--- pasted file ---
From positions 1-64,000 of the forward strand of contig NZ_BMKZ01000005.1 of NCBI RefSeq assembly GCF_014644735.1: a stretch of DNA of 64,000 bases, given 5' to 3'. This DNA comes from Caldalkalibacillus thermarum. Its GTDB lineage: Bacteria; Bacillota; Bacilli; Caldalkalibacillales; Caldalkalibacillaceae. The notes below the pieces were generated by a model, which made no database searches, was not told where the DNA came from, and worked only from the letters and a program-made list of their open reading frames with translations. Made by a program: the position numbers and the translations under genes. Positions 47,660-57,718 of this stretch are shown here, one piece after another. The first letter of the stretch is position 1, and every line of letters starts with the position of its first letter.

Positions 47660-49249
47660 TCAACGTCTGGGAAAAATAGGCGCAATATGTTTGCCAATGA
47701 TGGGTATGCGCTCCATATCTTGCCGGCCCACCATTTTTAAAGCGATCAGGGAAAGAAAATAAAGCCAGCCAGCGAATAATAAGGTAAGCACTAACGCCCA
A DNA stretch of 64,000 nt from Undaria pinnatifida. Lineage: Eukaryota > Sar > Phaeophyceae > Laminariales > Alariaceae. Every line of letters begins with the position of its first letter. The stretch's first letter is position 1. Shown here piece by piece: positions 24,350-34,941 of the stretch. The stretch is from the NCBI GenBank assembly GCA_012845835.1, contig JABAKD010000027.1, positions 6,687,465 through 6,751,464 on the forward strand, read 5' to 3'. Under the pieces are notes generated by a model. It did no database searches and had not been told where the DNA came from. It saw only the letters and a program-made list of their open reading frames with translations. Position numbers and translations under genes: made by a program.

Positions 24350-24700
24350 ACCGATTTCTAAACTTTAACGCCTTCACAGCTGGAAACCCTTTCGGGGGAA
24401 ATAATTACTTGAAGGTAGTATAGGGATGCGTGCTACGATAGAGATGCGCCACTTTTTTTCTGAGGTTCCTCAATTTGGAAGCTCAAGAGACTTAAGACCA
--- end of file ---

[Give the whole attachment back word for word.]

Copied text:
From positions 1-64,000 of the forward strand of contig NZ_BMKZ01000005.1 of NCBI RefSeq assembly GCF_014644735.1: a stretch of DNA of 64,000 bases, given 5' to 3'. This DNA comes from Caldalkalibacillus thermarum. Its GTDB lineage: Bacteria; Bacillota; Bacilli; Caldalkalibacillales; Caldalkalibacillaceae. The notes below the pieces were generated by a model, which made no database searches, was not told where the DNA came from, and worked only from the letters and a program-made list of their open reading frames with translations. Made by a program: the position numbers and the translations under genes. Positions 47,660-57,718 of this stretch are shown here, one piece after another. The first letter of the stretch is position 1, and every line of letters starts with the position of its first letter.

Positions 47660-49249
47660 TCAACGTCTGGGAAAAATAGGCGCAATATGTTTGCCAATGA
47701 TGGGTATGCGCTCCATATCTTGCCGGCCCACCATTTTTAAAGCGATCAGGGAAAGAAAATAAAGCCAGCCAGCGAATAATAAGGTAAGCACTAACGCCCA
A DNA stretch of 64,000 nt from Undaria pinnatifida. Lineage: Eukaryota > Sar > Phaeophyceae > Laminariales > Alariaceae. Every line of letters begins with the position of its first letter. The stretch's first letter is position 1. Shown here piece by piece: positions 24,350-34,941 of the stretch. The stretch is from the NCBI GenBank assembly GCA_012845835.1, contig JABAKD010000027.1, positions 6,687,465 through 6,751,464 on the forward strand, read 5' to 3'. Under the pieces are notes generated by a model. It did no database searches and had not been told where the DNA came from. It saw only the letters and a program-made list of their open reading frames with translations. Position numbers and translations under genes: made by a program.

Positions 24350-24700
24350 ACCGATTTCTAAACTTTAACGCCTTCACAGCTGGAAACCCTTTCGGGGGAA
24401 ATAATTACTTGAAGGTAGTATAGGGATGCGTGCTACGATAGAGATGCGCCACTTTTTTTCTGAGGTTCCTCAATTTGGAAGCTCAAGAGACTTAAGACCA